This Thursday, Jan. 17, 2019 photo provided by the Ventura County Sheriff's Dept. shows a flooded out crossing of Reyes Creek in Lockwood Valley in Ventura County, Calif. Californians were cleaning up and drying off Friday after a series of storms dumped heavy rain and snow throughout the state, caused at least six deaths and forced the rescue of more than a dozen people in rushing rivers. (Ventura County Sheriff's Dept. via AP)
In this Wednesday, Jan. 16, 2019 photo, Shane Francis of Guerneville, Calif., steps out of his SUV after making sure it started up after a large tree fell on it during a wind storm that tore through Sonoma County and northern California. Rain and snow fell from one end of the state to the other, canceling flights, uprooting trees, knocking down power lines and causing localized flooding. (Kent Porter/The Press Democrat via AP)
In this Wednesday, Jan. 16, 2019 photo, Shane Francis of Guerneville, Calif., steps out of his SUV after making sure it started up after a large tree fell on it during a wind storm that tore through Sonoma County and northern California. Rain and snow fell from one end of the state to the other, canceling flights, uprooting trees, knocking down power lines and causing localized flooding. (Kent Porter/The Press Democrat via AP)
A Riverside County Transportation employee watches as water flow runoff caused the closing of Temescal Canyon Road near Horsethief Canyon Road below the Holy Fire burn area in Corona, Calif., Thursday, Jan. 17, 2019. (Will Lester,/The Orange County Register via AP)
A Riverside County Transportation employee watches as water flow runoff caused the closing of Temescal Canyon Road near Horsethief Canyon Road below the Holy Fire burn area in Corona, Calif., Thursday, Jan. 17, 2019. (Will Lester,/The Orange County Register via AP)
A man shares a part of his sandwich with birds as they seek partial shelter from rain at Grand Park in Los Angeles Thursday, Jan. 17, 2019. Rain and snow fell from one end of the state to the other, canceling flights, uprooting trees, knocking down power lines and causing localized flooding. (AP Photo/Damian Dovarganes)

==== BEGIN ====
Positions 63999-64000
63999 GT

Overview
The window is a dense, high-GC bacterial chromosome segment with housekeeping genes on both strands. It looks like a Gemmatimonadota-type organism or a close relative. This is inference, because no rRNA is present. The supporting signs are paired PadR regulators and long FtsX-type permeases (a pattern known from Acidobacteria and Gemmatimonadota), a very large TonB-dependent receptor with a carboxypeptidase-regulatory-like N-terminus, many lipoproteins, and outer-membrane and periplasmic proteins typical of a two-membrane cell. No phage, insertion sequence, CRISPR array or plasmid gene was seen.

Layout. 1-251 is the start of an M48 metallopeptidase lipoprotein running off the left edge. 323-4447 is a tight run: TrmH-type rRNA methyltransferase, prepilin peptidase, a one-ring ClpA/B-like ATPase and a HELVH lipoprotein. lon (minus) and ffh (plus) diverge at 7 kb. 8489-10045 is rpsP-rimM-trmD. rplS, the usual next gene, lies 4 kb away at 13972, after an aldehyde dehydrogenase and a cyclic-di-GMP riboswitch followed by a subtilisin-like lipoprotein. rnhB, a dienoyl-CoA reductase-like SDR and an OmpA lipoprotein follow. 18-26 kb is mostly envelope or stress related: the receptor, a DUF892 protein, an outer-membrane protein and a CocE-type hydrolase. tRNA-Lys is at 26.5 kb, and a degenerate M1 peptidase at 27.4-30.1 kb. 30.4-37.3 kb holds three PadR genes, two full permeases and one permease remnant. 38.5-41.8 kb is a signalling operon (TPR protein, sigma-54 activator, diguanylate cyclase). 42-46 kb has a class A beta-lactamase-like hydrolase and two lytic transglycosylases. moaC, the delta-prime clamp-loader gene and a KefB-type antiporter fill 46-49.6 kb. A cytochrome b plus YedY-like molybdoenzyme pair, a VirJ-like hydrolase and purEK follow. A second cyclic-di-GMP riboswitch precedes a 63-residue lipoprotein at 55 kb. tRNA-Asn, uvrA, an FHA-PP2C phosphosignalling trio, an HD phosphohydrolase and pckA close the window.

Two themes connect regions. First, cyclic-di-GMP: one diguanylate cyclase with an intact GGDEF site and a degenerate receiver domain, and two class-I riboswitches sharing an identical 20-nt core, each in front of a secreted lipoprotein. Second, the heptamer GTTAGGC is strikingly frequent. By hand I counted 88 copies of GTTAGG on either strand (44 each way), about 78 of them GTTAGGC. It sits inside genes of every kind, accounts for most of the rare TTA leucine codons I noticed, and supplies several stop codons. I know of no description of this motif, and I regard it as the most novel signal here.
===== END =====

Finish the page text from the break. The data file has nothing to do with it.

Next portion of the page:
A man shares a part of his sandwich with birds as they seek partial shelter from rain at Grand Park in Los Angeles Thursday, Jan. 17, 2019. Rain and snow fell from one end of the state to the other, canceling flights, uprooting trees, knocking down power lines and causing localized flooding. (AP Photo/Damian Dovarganes)
A man sleeps on top of a vent in rain at Grand Park in Los Angeles Thursday, Jan. 17, 2019. Rain and snow fell from one end of the state to the other, canceling flights, uprooting trees, knocking down power lines and causing localized flooding. (AP Photo/Damian Dovarganes)
A man sleeps on top of a vent in rain at Grand Park in Los Angeles Thursday, Jan. 17, 2019. Rain and snow fell from one end of the state to the other, canceling flights, uprooting trees, knocking down power lines and causing localized flooding. (AP Photo/Damian Dovarganes)
Resident Michael Osborne, a film director, documents the damage after being able to open the door to his home, left, after a mud slid early morning from beneath a house next to his home in Los Angeles, Friday, Jan. 18, 2019. No one was hurt. The three-day drenching put a dent in California's drought. (AP Photo/Damian Dovarganes)
Resident Michael Osborne, a film director, documents the damage after being able to open the door to his home, left, after a mud slid early morning from beneath a house next to his home in Los Angeles, Friday, Jan. 18, 2019. No one was hurt. The three-day drenching put a dent in California's drought. (AP Photo/Damian Dovarganes)
Southern California Gas Company, SoCalGas employees check residential broken gas lines, as a vehicle is buried under mud and concrete slabs as debris slid early morning from beneath a house in Los Angeles, Friday, Jan. 18, 2019. No one was hurt. The three-day drenching put a dent in California's drought. (AP Photo/Damian Dovarganes)